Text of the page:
“I set aside one night each week that is always 100% to myself. I usually do this on Thursdays when I see most of my clients with PTSD. It’s the perfect way to decompress from a long week and a very heavy day.”
-Beth Siegel, M.A.
 
“I try to do what I suggest to clients: walking, yoga, connecting with friends and learning to meditate. I am far from accomplished in the latter, but I believe it is worthwhile. I also listen to books during the 30 min. drive home from my office to get my mind off stories I have just heard.
Thinking about this question has made me realize I use a cue word therapy with my clients that I also use on myself. In fact, now that I think about it, maybe I could teach it to others as part of the Spotlight series. It’s a handy tool to have in one’s emotional protection arsenal.”
-Miriam Zachary, M.A., LMFT
 
“Food. I like what Michael Pollan said: Eat Food. Not Too Much. Mostly Plants. I aim to eat real, whole foods. I also try to keep my intake of added sugars low.”
-Farren Swanson, MA, LMFT
Newsletter Editor
 
Do you have a self-care practice? What kinds of things keep you fueled on a daily or weekly basis? Please share your thoughts with me at: newsletter.mnwomeninpsychology@gmail.com
 
Compiled by Farren Swanson, MA, LMFT
Newsletter Editor

MWP Spotlight Series:
Network and Learn on the Go


Each year new members who join MWP ask: what is a Brown Bag? Since Brown Bag is not descriptive, we have decided to change the name to MWP Spotlight Series: Network and Learn on the Go. Consider how you could spotlight your practice. Do you have a specialty you would like us to understand better so we know how to refer to you? Do you have a particular clientele with whom you like to work? Do you have new furniture you want to show off? Do you just like to spend time with other therapists in a relaxed atmosphere?

How does it work? No presentation or food is required. Attendees will bring their own if they think they will be hungry or thirsty. You simply email me your idea with a suggested time and date for the spotlight. I will keep a master calendar in order to spread Spotlights out over the winter and spring. Spotlights will be announced in the eBlast so those who are interested can RSVP and then show up with business cards, to listen, learn and probably laugh. It is intended to be an informal time to share, learn and network.

February’s “Spotlight” will be on Leveraging Linked-In to its Fullest Potential. Bring your laptops on Friday, Feb. 19th, at 10:30AM to learn how to use LinkedIn as a marketing tool for your practice or job search. When my daughter-in-law, an MBA candidate at University of St. Thomas, did this last summer, attendees were surprised at how much they learned. Hopefully, this will be the first in a series of Spotlights on what members have found effective in social media marketing. I for one, need a refresher on Linked-In, and know there is more to share as we cover the basics. If you are already familiar with how to use social media effectively, stop by anyway if you’re in the Shoreview area (3550 N. Lexington Ave., Suite 106). Bring your coffee and insights to join the fun. RSVP to get directions to my office: miriamzachary@gmail.com, or text me at 612.598.0184.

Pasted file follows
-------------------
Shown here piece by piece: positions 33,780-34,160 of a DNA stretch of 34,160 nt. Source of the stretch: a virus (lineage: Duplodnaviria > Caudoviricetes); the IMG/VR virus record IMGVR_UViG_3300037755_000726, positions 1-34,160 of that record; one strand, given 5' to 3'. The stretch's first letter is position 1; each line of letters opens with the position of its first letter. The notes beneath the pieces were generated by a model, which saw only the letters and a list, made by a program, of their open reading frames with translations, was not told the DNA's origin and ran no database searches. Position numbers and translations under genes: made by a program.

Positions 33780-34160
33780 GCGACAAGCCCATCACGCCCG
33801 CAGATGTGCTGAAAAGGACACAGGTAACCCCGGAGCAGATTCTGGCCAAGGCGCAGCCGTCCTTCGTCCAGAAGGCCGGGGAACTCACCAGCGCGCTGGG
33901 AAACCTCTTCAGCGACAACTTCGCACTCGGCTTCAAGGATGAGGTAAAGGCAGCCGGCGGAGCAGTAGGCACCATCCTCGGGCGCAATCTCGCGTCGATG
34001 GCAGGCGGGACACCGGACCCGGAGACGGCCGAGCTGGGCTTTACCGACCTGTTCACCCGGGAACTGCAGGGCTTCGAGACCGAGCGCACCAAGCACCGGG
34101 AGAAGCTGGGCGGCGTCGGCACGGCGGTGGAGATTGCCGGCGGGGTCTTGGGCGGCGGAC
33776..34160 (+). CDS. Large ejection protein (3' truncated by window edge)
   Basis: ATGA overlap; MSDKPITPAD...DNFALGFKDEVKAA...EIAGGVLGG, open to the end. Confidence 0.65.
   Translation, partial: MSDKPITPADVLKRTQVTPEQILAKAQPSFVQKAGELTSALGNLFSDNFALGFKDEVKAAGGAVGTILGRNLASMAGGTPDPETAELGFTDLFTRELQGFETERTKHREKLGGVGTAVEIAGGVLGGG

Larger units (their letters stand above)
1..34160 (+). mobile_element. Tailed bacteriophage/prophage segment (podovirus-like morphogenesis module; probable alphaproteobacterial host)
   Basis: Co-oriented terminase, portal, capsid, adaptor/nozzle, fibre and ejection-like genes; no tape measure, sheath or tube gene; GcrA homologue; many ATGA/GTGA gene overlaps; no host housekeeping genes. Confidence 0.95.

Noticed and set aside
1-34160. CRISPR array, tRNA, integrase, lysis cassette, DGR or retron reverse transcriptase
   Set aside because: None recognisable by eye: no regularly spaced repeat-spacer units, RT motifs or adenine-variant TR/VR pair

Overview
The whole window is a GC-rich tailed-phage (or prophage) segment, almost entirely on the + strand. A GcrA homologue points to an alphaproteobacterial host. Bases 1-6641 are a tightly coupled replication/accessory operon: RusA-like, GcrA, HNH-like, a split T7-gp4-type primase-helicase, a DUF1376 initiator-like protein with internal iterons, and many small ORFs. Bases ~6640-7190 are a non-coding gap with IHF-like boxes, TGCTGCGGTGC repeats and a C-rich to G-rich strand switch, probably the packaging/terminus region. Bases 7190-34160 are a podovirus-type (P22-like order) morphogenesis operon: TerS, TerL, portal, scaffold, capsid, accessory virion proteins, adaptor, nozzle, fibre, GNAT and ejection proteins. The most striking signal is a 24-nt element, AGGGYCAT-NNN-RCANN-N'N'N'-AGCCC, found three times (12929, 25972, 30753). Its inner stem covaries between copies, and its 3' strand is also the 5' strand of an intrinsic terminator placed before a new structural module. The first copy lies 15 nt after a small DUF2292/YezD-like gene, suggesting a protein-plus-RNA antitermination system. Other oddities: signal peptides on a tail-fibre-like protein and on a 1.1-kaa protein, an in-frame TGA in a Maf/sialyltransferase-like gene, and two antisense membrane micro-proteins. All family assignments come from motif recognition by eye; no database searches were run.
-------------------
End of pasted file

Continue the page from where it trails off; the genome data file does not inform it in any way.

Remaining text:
You will see how easy it is to host your own Spotlight so more of us can Network and Learn on the Go! Please let me know if you have any ideas for a Spotlight. It is fun, no-cost networking, so please join in.
 
Miriam Zachary, M.A., LMFT
MWP Executive Committee
ProfDev.MNWomeninPscychology@gmail.com
Subject Line: Miriam Zachary

Get Involved!

 

Membership Committee:

  1. We are in search of a Volunteer Coordinator! This individual would help gather information about those interested in volunteering with MWP, as well as help point individuals towards the various volunteer opportunities we have at MWP.
     
  2. Reach Out Volunteers. If you are looking for a low-key opportunity to get involved with MWP, you might consider signing up to reach out to other members. There is a lot of flexibility with the amount of time and the level of commitment you would like to contribute to this volunteer need. 
Please contact Membership Committee Chair, Laurie Nelson at llnelson56@gmail.com for further information.
 

Professional Development Committee:

  1. MWP Spotlight Series: Network and Learn on the Go. Our committee is looking for volunteer presenters! You can choose the topic, the time, and the place to present. MWP will advertise these events in our E-blast and newsletter.
    For more information, contact Miriam Zachary at profdev.mnwomeninpsychology@gmail.com
     
  2.  MWP will be hosting another Specialization Workshop in either late March or early April at The University of St. Thomas. We will be in need of volunteer presenters for the workshop. If you would like to share your story about how you came into your specialty and other aspects of your work,
    you can contact Mary Clare at mcblindsley@gmail.com.

The MWP Mentoring Program:
An Inside Look

 
Mentoring is the perfect opportunity to offer advice, guidance, and assistance by sharing your journey and experiences. The annual MWP Meet Up and Match Up event took place on January 20th at Como Park Grill. This event brings mentor and mentee together in an efficient and effective way. It is a formal process we use to create matches – akin to speed dating. We have observed that the direct, face to face connection helps both mentors and mentees with selecting and being selected.
 
Our structured event gave each mentor a chance to get to know the mentees in a small group setting. We reviewed mentoring expectations, goals to achieve, frequency and duration of meetings, measuring success, overcoming conflict, creating effective alliances and termination. Our intention is to assist in the creation and experience of the mentoring relationship.
 
This year, Cathy Skrip shared about her past mentoring experiences. She encouraged participants to be mindful of what draws them to a particular mentor. She highlighted the benefits of getting to know the mentee on both a professional and personal level. Cathy pointed out the advantages of a mentoring relationship not only to the mentee, but also the mentor. The mentoring relationship will develop according to the needs of each, whether that means a formal meeting in the office monthly or an informal meeting for meals, lectures, or social events.